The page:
DeSoto Falls, Alabama – Witness to History

Desoto Falls AL-01After lunch at the Wildflower Café, we followed the signs to DeSoto Falls. I hate to pass up a chance to visit any waterfall. The falls are immediately below a dam across the Little River that runs along the top of the Lookout Mountain in Alabama, about 8 miles from Mentone.

The dam on this branch of the Little River just above DeSoto Falls

The dam on this branch of the Little River just above DeSoto Falls

DeSoto Falls includes an upper falls and a lower fall that drops about one hundred feet into the pool below. Based on what we were told in town, as well as a collection of photos online, the flow of the falls responds directly to local rain. On out visit, it had not rained in some days, and the flow over the dam was relatively quiet, producing a more modest flow over the falls—but still enough to be picturesque.
The upper DeSoto Falls, just below the dam

The upper DeSoto Falls, just below the dam

The Little River and DeSoto Falls have been witness to various historical events, from the thousands of years of Native American, to early European explorers (including namesake Hernando de Soto), and Union and Confederate soldiers in the area.

According to local legend, caves near the bottom of the falls were once incorporated into a fort constructed by Welsh explorers around 1170 A.D., well before Columbus discovered North America. While there is evidence of a “fort,” archeological evidence suggests it was constructed by early Woodland Indians (about 1000 A.D.) who had lived in the area for several centuries.

The lower longer drop of the DeSoto Falls viewed from the overlook

The lower longer drop of the DeSoto Falls viewed from the overlook

It is not clear if Hernando de Soto personally viewed the falls—his route north through the area was supposed to have been further west—it is possible that scouts from his party did encounter the falls in 1540.

Later, in a prelude to the battle of Chickamauga, Union General William Rosecrans encamped his troops just above DeSoto Falls in 1863. The Union troops crossed Lookout Mountain through the pass at Mentone into Chattanooga.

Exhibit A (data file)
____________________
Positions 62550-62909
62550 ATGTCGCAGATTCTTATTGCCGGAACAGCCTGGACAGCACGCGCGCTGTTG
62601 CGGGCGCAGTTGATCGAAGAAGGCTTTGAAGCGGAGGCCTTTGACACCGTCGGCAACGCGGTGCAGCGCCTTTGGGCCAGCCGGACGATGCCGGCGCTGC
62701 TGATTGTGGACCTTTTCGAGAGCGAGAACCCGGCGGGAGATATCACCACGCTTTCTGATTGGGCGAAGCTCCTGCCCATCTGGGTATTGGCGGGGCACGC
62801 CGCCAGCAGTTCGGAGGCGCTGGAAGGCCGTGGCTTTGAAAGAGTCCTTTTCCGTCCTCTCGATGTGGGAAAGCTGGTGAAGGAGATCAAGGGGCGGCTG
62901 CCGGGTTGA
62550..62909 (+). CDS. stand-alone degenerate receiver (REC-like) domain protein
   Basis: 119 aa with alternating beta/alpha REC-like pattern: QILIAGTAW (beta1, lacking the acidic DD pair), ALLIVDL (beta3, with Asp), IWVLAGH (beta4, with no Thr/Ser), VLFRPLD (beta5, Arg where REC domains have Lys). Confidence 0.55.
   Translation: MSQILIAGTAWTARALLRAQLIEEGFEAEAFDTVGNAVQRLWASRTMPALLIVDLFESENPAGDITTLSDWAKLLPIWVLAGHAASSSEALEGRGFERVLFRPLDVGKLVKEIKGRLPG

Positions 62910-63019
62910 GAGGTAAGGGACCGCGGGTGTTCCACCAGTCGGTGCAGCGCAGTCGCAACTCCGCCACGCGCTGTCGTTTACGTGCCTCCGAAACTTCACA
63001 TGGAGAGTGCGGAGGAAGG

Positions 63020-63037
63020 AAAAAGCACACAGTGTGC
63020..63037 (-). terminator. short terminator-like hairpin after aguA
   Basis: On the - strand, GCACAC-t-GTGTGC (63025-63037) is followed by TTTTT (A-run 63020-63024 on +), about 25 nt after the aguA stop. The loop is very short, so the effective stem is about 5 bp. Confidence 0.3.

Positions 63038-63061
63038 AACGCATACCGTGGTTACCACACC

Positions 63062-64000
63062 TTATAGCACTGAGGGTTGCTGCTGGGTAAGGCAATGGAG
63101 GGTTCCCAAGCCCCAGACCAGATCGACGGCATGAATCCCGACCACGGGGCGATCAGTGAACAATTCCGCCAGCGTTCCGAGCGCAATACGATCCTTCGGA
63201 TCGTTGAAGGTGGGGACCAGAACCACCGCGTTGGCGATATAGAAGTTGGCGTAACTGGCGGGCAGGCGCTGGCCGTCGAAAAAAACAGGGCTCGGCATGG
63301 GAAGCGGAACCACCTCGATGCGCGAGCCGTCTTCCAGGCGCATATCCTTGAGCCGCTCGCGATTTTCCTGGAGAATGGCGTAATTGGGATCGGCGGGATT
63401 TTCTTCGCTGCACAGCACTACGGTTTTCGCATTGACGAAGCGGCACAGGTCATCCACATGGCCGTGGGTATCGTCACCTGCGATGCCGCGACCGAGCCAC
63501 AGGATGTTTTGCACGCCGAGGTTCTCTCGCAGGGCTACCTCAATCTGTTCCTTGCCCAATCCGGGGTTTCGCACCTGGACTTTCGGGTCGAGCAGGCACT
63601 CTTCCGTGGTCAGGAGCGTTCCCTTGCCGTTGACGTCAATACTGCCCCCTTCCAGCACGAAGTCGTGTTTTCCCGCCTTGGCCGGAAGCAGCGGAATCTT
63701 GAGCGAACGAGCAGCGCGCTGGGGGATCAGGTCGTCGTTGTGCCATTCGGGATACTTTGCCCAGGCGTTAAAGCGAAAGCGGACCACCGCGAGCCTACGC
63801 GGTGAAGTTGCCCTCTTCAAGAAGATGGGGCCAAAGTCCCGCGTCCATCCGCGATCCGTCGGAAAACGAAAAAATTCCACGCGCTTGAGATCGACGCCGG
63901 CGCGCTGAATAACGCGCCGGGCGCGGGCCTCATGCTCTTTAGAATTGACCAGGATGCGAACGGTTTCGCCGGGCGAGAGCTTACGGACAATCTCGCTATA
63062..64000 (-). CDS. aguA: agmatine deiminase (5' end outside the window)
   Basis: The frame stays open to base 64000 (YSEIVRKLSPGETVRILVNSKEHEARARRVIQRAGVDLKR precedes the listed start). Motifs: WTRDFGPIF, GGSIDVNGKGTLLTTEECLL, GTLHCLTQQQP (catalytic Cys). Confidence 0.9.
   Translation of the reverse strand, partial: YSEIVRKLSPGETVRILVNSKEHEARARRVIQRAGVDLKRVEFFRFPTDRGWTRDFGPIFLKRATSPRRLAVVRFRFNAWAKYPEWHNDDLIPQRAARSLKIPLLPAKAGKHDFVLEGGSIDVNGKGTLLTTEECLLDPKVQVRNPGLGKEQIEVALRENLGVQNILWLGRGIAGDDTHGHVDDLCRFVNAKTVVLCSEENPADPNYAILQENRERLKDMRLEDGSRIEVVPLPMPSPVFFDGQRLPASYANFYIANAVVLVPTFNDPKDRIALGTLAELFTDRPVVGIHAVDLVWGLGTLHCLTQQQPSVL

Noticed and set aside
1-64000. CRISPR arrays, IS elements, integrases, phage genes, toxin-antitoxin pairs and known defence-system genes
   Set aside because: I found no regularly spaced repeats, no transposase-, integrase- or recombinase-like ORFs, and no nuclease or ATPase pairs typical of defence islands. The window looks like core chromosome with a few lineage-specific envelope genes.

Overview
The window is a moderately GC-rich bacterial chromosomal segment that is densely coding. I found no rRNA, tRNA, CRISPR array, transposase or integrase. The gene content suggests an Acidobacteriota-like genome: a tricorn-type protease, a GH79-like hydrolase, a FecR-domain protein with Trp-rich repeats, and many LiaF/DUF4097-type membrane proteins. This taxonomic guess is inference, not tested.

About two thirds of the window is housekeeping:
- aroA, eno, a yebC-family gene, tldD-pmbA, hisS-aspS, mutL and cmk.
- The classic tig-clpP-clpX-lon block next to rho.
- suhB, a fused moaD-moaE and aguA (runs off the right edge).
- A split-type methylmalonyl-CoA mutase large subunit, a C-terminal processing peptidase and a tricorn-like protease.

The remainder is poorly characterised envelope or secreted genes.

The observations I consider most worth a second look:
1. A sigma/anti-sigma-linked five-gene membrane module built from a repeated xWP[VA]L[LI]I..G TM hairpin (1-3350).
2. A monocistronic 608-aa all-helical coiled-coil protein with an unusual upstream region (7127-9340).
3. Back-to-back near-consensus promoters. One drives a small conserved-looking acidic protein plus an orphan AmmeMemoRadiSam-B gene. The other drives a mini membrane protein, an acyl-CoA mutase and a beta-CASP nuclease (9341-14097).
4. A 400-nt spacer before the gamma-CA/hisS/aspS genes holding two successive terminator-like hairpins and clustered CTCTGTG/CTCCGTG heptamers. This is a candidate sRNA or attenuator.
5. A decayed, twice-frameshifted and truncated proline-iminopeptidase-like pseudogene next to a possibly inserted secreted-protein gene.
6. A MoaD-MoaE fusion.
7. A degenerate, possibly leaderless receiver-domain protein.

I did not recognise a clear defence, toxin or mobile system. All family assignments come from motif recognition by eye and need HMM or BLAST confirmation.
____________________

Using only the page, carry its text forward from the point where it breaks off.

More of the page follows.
The pool at the base of DeSoto falls. The crevice in the rock may lead to a larger cave

The pool at the base of DeSoto falls. The crevice in the rock may lead to a larger cave

The pool at the base of DeSoto falls. The crevice in the rock may lead to a larger cave
DeSoto Falls is part of the National Forest that also includes DeSoto State Park. The falls are easily viewed from the parking area near the top of the falls. A more rigorous hike down a trail will take modern-day explorers to the pool below the falls and an extraordinary view of the falls.

While the quickest access to DeSoto Falls Recreation Area is located off Highway 129 just inside the National Forest boundary, I recommend visiting the shops of Mentone and discovering this quaint, almost primitive little town, then following the signs out of town to the falls.

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6 Responses to DeSoto Falls, Alabama – Witness to History

  1. axelan says:

    Beautiful scenery! One always forgets (at least I do) there are such bluffs and rock formations in the south!

    • merlinjr01 says:

      Here in eastern and Middle Tennessee, there are lots of rugged, “remote” areas to explore. I just need to get out more! And I love discovering water falls.

  2. GP Cox says:

    I’ve never been – looks like a beautiful place to visit!

  3. i love the photos and hearing about the history of the area. Nice job!

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